Weight. It's not just an issue for fatty, fatty, fat fat SEC West fans. It's an issue for football coaches, too, with pretty good reason: they have high-stress jobs which require they all but live in their offices, surrounded by people who either need to be fat for work, or can eat whatever they want because they're sweating out triplets at two-a-days.
Philadelphia's own Andy Reid is pleasantly plump, and he is not alone. But he is unlike colleague Rex Ryan, who's just unpleasantly plump trying to be unpleasantly skinny and horrifying everyone. And he is also unlike frump buddy Tony Sparano, whose salad-and-tire-tipping regimen now has him looking like a bit player from C.H.I.P.S.
No, rather than undergo gastric bypass or do anything obvious about his statuesque figure, Andy Reid, like so many overweight American teenagers, has retreated to his basement to enjoy a digitally skinny Andy Reid in an alternate virtual football reality, which he strategically shares with his wife.
Last year, Philadelphia Eagles coach Andy Reid asked [director of athlete relations for EA Sports Sandy Sandoval to slim down his in-game avatar [in the Madden football video game], a little quid pro quo for introducing Sandoval to former "Madden" cover athlete Brett Favre.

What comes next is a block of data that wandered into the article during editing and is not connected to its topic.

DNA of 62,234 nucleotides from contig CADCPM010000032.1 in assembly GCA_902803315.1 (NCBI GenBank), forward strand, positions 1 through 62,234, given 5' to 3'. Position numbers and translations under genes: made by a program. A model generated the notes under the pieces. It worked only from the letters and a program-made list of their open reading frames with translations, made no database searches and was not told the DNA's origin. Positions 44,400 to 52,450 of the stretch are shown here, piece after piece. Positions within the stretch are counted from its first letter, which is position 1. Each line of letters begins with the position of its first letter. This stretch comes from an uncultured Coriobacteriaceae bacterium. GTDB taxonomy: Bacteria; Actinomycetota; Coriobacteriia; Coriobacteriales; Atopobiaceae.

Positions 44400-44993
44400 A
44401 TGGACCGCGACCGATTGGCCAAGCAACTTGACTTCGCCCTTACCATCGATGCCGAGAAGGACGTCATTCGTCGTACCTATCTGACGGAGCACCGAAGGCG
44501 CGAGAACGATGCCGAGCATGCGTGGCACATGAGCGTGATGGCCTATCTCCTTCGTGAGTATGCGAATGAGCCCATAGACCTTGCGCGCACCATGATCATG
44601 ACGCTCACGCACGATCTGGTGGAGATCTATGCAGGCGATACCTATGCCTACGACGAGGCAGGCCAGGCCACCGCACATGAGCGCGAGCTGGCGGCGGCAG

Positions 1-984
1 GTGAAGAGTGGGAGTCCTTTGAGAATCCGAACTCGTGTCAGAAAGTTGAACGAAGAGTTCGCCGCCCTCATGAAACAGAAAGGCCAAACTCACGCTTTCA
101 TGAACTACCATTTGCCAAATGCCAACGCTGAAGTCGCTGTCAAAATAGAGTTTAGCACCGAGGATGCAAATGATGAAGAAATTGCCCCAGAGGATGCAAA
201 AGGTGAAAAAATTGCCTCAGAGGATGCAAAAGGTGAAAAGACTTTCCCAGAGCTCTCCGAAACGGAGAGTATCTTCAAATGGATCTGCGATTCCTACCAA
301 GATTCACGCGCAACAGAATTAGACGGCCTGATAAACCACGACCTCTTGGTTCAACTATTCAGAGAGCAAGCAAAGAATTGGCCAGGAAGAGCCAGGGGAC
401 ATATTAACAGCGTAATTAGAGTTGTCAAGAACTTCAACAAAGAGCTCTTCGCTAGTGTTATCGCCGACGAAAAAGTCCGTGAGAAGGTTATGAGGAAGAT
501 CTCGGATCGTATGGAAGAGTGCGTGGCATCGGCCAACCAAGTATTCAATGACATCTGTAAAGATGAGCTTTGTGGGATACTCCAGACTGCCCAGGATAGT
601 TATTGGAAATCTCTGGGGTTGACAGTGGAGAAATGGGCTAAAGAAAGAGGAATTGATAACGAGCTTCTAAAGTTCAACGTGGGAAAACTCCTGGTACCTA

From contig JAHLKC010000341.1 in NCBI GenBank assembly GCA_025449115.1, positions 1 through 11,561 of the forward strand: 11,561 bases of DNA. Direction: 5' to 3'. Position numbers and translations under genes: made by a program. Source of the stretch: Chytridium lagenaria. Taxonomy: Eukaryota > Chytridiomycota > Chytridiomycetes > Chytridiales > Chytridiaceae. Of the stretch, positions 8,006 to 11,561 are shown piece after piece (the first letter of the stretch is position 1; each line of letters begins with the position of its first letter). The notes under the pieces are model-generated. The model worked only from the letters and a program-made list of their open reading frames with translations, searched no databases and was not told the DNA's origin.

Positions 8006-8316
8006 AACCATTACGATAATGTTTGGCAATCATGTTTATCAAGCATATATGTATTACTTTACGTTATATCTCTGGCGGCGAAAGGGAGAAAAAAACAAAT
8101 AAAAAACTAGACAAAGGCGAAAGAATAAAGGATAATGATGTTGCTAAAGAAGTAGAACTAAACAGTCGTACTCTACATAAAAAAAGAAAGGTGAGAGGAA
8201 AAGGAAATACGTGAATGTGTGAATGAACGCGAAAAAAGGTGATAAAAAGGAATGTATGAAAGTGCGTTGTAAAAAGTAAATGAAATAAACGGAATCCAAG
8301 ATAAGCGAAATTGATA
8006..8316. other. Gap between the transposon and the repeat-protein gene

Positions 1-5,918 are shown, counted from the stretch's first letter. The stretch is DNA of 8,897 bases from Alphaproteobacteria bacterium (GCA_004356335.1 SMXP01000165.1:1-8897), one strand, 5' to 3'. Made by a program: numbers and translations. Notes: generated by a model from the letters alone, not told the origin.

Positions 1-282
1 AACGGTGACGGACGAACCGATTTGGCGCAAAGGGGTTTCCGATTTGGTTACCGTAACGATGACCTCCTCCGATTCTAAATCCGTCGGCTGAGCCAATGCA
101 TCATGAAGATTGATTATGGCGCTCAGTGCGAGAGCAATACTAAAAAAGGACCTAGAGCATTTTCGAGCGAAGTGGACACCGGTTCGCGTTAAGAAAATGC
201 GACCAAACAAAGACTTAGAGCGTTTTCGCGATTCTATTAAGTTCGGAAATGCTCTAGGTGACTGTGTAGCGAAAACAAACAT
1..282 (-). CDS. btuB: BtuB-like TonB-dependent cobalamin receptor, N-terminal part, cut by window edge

"I just saw Andy at the owners meetings," Sandoval said. "He comes up to me and is like, 'Sandy, thanks for hooking me up. I saw myself in the game. My wife loves it. She loves looking at me skinny!'"
I don't even know what to say about this. The last thing I want to imagine is Andy Reid coming home at night with flowers and a Playstation. It's actually both sweet and endearing -- he's fat like everyone else, and just wants to look good for his wife -- but the idea that anyone would do a favor in order to meet Brett Favre is absolutely horrifying. Who is this Sandy Sandoval? Where has he been? Is an intervention necessary?
Absolutely. And soon we can have one, in a Second Life environment created by a digitally svelte Andy Reid. It's only a matter of time.